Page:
Friday, December 8, 2017

Beyond Heteronormativity: Day 9

On November 3rd 2017, we hosted our 9th event in collaboration with the Orinam collective, an open mic and discussion on defeating stereotypes and finding safety in solidarity, for a small group of LGBTQ+ identified individuals and allies. We started off with the open mic, where each person spoke or performed for about 2 minutes, ranging from poetry to personal narratives. We then moved into the discussion where we spoke about various issues relating to violence directed at people who identify with a non-normative gender or sexuality, legal aspects, creating safe spaces, and the trivial use of certain phrases that irk, hurt and invalidate people's gender/sexuality identities. We concluded on a happy note, by expressing solidarity and promising to stand together; and in the hope of creating more such safe spaces.

For more information on the Orinam collective, click here.

Sunday, December 3, 2017

Discussion on Sexual and Reproductive Rights: Days 7 & 8

On the 1st and 2nd of December, Prajnya in collaboration with SIAAP (South India AIDS Action Programme) conducted three workshops over the span of 2 days: two at MMM Nursing College, and one at the Asian College of Journalism. The workshops were very different from each other; each was enlightening and educating in its own way, but structured differently to accommodate the type of audience in question. Both workshops were conducted by Dr. Shyamala of SIAAP.

At MMM, with the students of the first workshop, she started off with asking them to introduce themselves, and share with everyone how they felt when they woke up that morning. With the second group, she talked about how one would take steps to prvent dengue first, and then used the same metaphor to talk about STI's. She eased them into conversations about sex and sexual health by starting with an introduction to the history of AIDS and the first detection kit. This evolved into a discussion about sexual rights, and the usage of contraception. The girls of the college were a bit apprehensive at first but the discussion soon became an open one. The girls were then divided into groups and asked to brainstorm on ways to initiate safer sex, and came up with the following points:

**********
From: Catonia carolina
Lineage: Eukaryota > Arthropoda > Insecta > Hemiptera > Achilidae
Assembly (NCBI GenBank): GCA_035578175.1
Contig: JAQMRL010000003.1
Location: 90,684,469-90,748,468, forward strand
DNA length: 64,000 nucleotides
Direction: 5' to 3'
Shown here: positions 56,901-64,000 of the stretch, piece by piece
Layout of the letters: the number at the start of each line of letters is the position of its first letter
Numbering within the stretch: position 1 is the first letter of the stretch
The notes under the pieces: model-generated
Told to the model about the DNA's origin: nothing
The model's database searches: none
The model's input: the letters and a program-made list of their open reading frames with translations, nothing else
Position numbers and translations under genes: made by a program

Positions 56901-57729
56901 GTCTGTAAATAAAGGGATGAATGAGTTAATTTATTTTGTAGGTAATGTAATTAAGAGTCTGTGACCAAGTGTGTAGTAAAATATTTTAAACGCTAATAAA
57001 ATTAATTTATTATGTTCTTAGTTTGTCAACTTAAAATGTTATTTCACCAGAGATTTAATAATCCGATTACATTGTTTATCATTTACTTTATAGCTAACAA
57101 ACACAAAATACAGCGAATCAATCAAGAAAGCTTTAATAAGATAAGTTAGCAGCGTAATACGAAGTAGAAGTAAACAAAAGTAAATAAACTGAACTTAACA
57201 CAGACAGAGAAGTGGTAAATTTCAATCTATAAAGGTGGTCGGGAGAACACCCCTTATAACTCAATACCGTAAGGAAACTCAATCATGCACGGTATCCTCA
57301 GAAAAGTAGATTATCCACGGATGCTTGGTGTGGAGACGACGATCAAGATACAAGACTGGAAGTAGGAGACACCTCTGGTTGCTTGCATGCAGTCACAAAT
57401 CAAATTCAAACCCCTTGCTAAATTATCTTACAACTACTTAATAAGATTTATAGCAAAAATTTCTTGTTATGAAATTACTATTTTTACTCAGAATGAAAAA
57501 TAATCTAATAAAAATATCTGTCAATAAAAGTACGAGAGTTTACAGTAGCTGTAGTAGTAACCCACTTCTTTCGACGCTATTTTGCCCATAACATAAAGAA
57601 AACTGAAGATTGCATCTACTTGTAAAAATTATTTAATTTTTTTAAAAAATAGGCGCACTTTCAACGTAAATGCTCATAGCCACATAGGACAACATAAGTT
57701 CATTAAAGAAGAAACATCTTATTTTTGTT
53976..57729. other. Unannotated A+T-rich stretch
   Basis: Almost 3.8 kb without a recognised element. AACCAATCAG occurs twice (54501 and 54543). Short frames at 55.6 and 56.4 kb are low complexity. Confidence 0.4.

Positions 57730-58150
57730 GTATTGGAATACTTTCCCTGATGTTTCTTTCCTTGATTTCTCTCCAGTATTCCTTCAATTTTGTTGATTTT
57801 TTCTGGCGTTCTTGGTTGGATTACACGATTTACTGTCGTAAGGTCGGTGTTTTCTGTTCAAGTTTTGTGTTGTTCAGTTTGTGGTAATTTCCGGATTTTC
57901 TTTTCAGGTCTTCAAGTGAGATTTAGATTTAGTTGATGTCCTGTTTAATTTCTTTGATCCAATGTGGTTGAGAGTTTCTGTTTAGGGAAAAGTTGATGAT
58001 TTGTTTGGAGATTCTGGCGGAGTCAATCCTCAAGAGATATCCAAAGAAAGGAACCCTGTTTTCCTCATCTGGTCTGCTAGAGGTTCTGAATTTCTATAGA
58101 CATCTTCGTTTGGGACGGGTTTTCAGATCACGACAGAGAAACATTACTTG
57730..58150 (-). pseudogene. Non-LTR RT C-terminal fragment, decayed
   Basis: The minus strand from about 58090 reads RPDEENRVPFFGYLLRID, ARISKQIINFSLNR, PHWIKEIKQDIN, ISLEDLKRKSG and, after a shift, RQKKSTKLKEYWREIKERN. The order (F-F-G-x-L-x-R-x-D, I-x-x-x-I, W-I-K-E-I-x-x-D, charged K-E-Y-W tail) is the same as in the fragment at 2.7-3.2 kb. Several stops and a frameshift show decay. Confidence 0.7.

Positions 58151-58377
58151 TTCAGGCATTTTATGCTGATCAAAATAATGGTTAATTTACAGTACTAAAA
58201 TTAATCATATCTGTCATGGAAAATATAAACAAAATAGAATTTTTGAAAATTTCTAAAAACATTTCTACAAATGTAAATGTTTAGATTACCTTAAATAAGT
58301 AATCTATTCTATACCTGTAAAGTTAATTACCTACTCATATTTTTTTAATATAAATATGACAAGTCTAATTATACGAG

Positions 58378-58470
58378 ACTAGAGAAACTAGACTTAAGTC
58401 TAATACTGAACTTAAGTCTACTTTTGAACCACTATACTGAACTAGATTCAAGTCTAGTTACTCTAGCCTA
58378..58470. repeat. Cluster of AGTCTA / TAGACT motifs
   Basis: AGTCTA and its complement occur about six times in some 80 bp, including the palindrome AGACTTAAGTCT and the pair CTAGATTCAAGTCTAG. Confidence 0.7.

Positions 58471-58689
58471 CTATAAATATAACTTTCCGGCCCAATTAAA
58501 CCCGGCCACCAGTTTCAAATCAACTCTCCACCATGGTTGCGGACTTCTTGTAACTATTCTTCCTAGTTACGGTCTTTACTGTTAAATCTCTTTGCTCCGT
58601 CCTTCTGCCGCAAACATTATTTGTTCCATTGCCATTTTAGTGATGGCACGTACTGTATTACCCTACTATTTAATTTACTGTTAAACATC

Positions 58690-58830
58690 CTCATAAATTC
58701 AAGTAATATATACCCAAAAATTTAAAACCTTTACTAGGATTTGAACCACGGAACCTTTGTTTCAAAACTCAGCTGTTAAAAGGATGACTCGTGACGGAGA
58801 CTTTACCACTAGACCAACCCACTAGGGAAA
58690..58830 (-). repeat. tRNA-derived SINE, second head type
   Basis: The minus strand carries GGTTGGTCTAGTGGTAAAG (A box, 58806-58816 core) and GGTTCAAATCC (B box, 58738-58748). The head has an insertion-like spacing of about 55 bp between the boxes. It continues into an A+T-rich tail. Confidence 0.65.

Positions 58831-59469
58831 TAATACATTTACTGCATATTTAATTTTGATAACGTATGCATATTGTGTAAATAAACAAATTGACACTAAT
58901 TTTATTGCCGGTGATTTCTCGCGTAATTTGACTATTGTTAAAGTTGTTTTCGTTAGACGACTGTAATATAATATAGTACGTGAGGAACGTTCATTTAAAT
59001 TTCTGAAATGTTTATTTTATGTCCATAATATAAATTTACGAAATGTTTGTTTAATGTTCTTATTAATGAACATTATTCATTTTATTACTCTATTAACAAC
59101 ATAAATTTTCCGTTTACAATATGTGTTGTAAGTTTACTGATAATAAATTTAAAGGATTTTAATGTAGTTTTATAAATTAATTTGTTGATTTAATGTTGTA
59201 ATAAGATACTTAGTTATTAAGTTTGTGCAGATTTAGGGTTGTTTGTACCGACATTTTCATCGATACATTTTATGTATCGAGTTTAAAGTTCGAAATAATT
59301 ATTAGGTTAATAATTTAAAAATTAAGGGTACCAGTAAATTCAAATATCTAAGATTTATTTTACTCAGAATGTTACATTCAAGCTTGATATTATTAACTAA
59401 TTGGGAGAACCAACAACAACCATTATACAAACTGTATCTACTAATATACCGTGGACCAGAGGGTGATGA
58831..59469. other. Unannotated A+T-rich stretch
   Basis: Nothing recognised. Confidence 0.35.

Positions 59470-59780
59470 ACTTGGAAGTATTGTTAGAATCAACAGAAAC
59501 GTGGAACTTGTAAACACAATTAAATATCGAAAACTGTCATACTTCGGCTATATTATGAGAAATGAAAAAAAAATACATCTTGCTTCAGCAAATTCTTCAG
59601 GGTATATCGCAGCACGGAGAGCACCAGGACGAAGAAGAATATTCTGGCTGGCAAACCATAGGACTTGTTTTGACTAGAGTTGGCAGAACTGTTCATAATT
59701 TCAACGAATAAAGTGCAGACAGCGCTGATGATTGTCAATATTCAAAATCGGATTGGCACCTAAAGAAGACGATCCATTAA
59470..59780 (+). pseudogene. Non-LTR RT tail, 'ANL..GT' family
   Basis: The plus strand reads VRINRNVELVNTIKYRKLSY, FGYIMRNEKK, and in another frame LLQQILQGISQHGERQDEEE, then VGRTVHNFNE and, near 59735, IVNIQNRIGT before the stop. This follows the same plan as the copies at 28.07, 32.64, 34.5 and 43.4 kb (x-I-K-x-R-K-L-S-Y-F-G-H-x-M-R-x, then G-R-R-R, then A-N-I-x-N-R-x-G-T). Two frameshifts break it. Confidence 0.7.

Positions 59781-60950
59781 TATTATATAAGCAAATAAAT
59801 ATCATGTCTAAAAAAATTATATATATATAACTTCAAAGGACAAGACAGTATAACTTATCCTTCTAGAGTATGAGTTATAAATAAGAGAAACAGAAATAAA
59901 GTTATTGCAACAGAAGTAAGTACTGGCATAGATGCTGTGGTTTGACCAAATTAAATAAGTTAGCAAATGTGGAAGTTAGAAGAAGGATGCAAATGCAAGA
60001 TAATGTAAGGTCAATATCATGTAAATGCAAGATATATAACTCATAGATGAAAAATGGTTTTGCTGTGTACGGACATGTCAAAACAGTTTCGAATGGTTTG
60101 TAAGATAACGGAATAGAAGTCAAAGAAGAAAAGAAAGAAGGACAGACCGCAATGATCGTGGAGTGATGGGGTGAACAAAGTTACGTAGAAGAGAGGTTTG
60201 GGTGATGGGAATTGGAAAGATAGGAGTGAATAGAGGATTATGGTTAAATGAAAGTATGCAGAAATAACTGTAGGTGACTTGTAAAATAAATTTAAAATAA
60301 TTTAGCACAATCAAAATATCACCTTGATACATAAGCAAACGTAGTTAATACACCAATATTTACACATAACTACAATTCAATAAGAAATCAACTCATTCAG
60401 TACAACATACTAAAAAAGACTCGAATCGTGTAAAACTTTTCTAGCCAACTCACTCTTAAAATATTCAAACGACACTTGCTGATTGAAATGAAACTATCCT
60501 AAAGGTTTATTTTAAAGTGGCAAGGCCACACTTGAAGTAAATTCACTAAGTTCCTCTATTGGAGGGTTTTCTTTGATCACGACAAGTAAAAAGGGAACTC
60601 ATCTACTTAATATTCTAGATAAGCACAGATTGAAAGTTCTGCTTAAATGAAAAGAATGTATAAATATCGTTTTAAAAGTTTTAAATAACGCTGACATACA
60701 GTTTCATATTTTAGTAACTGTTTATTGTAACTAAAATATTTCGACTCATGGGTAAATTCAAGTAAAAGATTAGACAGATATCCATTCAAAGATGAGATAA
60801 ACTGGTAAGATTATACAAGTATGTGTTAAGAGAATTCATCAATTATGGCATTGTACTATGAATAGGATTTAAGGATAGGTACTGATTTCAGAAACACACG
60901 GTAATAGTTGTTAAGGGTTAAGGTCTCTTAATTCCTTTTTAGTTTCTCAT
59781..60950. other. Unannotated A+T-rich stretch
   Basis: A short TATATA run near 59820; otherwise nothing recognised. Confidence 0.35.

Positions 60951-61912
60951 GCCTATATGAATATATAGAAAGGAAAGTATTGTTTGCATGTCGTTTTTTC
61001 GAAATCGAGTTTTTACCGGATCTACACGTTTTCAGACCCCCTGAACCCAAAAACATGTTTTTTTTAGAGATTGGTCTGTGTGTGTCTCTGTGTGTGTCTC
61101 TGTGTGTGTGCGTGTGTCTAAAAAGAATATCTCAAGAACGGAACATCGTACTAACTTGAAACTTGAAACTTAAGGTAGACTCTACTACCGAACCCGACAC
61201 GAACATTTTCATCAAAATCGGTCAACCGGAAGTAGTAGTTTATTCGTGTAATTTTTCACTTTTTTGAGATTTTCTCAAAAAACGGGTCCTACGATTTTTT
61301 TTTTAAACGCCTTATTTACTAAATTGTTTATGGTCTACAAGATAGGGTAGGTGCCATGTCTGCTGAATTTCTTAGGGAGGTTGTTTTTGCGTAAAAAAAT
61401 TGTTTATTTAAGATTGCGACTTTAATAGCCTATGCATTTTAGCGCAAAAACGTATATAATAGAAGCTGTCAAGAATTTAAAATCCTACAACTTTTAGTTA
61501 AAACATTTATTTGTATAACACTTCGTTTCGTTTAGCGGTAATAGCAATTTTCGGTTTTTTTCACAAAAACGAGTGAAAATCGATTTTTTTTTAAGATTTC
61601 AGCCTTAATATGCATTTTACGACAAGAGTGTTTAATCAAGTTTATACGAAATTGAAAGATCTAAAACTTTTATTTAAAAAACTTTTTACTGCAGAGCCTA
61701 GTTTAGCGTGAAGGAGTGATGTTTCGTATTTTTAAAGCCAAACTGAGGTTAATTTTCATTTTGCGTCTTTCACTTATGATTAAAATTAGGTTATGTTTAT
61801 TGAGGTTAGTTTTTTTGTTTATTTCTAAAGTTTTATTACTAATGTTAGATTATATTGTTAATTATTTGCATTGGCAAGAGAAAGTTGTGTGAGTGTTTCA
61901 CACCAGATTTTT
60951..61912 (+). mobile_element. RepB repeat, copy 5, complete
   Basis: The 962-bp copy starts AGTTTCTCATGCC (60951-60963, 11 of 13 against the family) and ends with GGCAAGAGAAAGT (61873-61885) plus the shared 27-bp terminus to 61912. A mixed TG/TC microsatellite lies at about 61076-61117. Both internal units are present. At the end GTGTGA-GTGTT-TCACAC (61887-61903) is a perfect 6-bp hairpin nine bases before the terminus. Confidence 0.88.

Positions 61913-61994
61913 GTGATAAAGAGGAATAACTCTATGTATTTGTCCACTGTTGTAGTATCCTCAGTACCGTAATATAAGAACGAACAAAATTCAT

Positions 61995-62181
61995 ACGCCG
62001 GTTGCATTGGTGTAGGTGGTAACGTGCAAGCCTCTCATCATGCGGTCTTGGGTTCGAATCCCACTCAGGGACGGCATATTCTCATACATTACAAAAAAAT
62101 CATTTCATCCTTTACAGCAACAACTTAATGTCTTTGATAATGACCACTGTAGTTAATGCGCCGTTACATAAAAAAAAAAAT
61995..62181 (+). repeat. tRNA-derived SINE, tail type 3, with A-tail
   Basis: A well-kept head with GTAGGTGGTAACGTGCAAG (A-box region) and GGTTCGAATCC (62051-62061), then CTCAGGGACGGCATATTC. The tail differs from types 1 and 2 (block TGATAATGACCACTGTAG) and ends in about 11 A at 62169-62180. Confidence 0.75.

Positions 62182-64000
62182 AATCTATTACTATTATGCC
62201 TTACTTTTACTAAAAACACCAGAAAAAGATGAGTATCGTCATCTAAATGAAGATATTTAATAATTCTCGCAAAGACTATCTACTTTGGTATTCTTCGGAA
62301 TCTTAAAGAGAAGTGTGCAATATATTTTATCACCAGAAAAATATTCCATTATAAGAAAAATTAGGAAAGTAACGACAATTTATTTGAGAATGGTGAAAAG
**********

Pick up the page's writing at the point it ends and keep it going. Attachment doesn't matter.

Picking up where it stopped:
1. Screening before engagement and marriage.
2. ‎Improved femidoms
3. ‎Pre marital councilling
4. ‎Open conversation
5. Sex education in school
6. ‎Periodic community counselling
7. ‎Compulsory STI screening before marriage by the government
8. Parents' education
9. ‎Pre marital counselling
10. Distribution of female condoms

The second workshop, at the Asian College of Journalism, was starkly different. We ended up with 5 students, and it turned into more of a safe space, where one could share her concerns about sex, sexuality and sexual hygiene. After a good, long session of personal sharing of experiences, Dr. Shyamala left us with some information on the types of female contraception available, and how it was so less, so expensive, and not readily available. The students who attended felt a bit taken aback at hearing about the situation, but promised to take it forward as journalists, in the future. 

Saturday, December 2, 2017

Consultation on Women and Work: Day 6

On November 30, scheduled for perhaps the biggest event of the campaign; we set out amid slightly heavy rain to Manapakkam, to set up for the consultation on women and work. A good 2 hours later, we were all assembled and ready to start. This consultation was done in partnership with Sujata Mody and Penn Thozhilalar Sangam (Women Workers' Union), and brought together women from various sectors: white collar workers, garment industry workers, academicians, journalists, filmmakers and lawyers. We started off with a brilliant keynote by Dr. Kalpana Karunakaran delivered in Tamil; which started off with a history of women and work, and moved on to the biases, stereotypes and challenges a woman faces within and outside the workplace. She also covered issues that crop up due to the intersectionality of caste and class; and quotes case studies from developed countries as well.
After the keynote, we divided up into groups to share experiences of being in the workplace. This involved women of different sectors coming together to share and understanding issues faced by their counterparts in other industries.